The tribe received a prestigious National Conservation Achievement Award in the Special Achievement Category at the National Wildlife Federation's 65th annual meeting in Washington, D.C. It was recognized for outstanding efforts to protect and restore wolf population and other endangered species in Idaho and the Northern Rockies. The tribe offered human resources and the local expertise to monitor the movements of the animal, educate the general public about the species and teach local ranchers about the available management options, the organization said. The federation also cited tribal efforts in the conservation of Pacific salmon and said the Nez Perce will be a key player in reintroduction of the grizzly bear into the Selway Bitterroot Wilderness of Idaho and Montana.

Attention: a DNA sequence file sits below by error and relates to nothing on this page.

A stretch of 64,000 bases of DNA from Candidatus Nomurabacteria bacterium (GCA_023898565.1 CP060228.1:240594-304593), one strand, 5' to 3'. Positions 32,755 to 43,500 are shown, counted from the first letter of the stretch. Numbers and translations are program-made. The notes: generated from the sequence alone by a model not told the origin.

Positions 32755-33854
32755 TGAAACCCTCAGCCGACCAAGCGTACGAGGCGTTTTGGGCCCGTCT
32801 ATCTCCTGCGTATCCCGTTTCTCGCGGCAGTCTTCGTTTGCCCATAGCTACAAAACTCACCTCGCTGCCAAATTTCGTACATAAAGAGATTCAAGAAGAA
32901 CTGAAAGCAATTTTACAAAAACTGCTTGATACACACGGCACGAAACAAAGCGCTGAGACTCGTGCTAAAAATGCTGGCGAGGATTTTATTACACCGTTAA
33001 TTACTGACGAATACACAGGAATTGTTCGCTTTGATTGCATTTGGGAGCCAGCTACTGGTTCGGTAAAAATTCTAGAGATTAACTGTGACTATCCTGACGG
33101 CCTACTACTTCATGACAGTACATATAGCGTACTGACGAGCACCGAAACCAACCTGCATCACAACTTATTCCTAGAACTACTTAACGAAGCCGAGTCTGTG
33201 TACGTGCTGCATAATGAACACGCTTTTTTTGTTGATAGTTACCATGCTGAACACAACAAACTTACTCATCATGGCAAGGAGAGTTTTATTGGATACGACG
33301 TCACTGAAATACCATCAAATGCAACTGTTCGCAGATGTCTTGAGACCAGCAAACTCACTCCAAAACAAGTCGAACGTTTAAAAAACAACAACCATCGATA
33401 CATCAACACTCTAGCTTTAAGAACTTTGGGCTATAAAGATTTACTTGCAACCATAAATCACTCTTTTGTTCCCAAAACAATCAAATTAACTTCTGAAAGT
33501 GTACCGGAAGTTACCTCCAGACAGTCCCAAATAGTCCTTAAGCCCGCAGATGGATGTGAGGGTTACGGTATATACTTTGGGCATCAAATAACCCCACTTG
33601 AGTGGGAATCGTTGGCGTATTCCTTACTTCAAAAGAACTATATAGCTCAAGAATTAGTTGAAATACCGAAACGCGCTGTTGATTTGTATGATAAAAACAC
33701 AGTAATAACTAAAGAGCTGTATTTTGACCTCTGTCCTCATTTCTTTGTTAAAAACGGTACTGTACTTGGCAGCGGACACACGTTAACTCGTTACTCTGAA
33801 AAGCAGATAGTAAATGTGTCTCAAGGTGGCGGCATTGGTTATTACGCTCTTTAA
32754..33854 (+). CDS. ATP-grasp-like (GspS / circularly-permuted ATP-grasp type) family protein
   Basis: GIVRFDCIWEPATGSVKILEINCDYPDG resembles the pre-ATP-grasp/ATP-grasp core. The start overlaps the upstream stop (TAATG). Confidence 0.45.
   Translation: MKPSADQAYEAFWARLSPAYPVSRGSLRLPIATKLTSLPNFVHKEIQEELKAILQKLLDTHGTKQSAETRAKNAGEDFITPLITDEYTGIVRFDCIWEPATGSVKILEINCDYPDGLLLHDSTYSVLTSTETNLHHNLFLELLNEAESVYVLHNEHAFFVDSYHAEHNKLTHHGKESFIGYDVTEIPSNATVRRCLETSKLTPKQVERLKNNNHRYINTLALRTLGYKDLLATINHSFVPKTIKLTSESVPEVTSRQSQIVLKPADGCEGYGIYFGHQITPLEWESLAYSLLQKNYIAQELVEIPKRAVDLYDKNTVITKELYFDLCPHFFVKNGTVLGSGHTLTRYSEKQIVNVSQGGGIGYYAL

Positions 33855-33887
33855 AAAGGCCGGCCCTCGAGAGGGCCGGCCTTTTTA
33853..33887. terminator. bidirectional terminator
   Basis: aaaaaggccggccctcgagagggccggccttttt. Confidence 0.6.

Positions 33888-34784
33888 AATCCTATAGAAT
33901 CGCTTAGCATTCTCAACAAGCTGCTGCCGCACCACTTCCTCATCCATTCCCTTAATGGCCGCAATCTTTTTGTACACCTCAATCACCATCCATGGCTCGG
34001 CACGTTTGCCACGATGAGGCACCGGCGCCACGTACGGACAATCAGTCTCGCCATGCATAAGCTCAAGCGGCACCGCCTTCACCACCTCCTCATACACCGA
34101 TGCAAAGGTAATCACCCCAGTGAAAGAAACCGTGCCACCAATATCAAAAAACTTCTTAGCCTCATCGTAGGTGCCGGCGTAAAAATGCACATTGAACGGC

The Idaho Department of Health and Welfare has announced it needs good parents to help raise hundreds of abused and neglected children. In Nez Perce, Latah, and Lewis and Clearwater counties, 95 children were in foster care last year with 83 licensed families. Officials said there are 76 licenses foster care homes, but 15 are licensed only to care for relatives. Many of the remaining 61 often turn down certain age groups and those with disabilities and medical problems. Ann Mattoon, chief of social work, pointed out that there is a significant problem for the region's large tribal populations. The Indian Child Welfare Act of 1978 dictates that Native children must be placed in American Indian homes as much as possible to promote tribal stability. In this region, all the tribal foster homes are in Kamiah, so children from the Lapwai area often must go to non-Indian homes, adding more stress to their lives. "we want to be as least disruptive to the child as possible," Matoon said noting that it can be traumatic to leave the familiarity of a home community when their lives are in turmoil. And distance complicates visits and reunification with parents.